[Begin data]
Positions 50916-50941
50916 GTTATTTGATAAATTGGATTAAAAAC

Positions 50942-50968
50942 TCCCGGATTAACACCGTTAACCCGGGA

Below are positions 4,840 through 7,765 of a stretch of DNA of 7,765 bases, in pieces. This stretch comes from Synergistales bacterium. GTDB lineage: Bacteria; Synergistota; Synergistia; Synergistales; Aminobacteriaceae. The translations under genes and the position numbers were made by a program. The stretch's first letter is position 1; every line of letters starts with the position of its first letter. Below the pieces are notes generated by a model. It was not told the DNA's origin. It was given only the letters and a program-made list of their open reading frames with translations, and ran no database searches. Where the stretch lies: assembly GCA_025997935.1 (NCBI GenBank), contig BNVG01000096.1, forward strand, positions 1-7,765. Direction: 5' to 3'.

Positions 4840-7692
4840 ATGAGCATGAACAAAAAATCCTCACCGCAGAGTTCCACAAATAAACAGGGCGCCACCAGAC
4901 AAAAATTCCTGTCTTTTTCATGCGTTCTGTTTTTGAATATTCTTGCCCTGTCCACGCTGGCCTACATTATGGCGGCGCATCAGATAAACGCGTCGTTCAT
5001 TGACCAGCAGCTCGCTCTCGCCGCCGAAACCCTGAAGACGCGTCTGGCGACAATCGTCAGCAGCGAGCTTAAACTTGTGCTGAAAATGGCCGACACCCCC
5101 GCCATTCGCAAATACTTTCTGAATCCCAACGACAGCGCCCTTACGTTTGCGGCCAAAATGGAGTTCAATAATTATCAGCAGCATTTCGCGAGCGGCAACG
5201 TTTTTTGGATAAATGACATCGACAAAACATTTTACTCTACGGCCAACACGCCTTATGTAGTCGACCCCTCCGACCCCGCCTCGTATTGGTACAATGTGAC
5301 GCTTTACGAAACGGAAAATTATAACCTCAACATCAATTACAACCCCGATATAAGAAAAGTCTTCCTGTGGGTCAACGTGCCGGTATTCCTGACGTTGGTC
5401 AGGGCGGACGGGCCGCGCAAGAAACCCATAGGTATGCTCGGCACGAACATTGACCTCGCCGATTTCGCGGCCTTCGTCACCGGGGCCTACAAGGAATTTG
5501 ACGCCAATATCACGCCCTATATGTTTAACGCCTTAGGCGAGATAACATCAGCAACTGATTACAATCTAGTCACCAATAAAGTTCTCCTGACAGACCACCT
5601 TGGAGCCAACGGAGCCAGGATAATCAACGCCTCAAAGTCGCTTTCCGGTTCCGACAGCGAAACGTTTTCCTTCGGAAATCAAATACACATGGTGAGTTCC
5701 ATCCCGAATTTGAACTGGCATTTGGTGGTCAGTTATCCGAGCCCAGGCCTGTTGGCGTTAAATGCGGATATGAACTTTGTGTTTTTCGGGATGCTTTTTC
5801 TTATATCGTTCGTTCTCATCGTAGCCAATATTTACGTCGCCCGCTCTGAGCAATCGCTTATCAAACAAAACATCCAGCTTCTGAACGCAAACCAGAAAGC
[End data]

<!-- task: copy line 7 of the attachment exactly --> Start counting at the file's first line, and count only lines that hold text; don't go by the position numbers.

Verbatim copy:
4840 ATGAGCATGAACAAAAAATCCTCACCGCAGAGTTCCACAAATAAACAGGGCGCCACCAGAC